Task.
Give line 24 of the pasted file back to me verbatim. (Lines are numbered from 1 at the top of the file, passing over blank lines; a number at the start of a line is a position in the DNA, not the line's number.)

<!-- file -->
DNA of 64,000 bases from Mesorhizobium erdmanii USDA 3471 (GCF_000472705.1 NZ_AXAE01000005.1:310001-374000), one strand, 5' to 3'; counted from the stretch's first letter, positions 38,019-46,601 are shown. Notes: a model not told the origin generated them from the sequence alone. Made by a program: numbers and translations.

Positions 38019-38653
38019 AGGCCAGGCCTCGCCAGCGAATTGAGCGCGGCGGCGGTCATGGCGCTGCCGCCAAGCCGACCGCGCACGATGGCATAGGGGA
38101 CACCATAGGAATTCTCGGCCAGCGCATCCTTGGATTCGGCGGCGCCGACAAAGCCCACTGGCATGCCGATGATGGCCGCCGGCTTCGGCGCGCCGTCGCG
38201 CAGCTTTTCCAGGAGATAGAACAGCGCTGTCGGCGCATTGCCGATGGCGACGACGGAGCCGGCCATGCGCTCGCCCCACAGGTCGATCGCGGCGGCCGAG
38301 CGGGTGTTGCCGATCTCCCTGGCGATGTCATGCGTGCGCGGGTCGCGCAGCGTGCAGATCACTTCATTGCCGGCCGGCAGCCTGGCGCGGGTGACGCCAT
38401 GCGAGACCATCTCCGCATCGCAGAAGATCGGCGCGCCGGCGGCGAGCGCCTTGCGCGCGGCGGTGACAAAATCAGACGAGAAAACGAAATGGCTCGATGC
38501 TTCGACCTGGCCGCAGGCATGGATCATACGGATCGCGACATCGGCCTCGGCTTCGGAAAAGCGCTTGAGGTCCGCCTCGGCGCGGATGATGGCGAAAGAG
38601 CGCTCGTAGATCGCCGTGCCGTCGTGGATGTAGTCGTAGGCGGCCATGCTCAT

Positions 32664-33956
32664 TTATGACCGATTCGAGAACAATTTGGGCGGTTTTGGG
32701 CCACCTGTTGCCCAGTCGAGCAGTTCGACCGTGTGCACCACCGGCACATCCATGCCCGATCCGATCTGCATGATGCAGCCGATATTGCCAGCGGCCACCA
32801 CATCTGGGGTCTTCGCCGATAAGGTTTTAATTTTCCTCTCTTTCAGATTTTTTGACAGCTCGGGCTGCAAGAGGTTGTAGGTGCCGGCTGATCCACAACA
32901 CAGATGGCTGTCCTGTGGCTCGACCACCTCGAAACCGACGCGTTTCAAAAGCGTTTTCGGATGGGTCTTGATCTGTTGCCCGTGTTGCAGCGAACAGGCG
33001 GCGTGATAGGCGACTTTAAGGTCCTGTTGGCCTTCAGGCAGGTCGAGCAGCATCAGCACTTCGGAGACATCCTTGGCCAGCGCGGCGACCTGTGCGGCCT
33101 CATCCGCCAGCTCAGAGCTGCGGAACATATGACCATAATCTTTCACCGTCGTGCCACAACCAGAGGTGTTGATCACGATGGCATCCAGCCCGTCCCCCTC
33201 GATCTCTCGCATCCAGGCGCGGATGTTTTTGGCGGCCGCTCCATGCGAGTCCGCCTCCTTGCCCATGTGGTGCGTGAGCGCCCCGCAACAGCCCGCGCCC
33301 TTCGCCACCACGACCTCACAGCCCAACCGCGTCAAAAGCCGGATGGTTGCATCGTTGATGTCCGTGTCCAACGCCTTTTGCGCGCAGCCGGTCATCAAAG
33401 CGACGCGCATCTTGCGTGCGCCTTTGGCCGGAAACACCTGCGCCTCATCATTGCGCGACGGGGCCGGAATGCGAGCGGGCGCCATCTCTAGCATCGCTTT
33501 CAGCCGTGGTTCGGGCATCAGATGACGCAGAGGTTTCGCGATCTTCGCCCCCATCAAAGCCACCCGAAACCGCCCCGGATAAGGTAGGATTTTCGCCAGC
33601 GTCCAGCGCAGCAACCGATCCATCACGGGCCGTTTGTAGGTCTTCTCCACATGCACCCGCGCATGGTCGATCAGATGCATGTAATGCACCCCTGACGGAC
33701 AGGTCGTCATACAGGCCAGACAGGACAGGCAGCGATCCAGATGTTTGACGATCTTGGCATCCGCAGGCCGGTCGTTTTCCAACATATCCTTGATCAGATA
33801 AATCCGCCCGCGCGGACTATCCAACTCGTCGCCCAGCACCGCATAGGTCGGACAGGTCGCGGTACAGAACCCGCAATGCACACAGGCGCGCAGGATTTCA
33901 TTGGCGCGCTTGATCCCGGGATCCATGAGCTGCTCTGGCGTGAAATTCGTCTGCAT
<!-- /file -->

33901 TTGGCGCGCTTGATCCCGGGATCCATGAGCTGCTCTGGCGTGAAATTCGTCTGCAT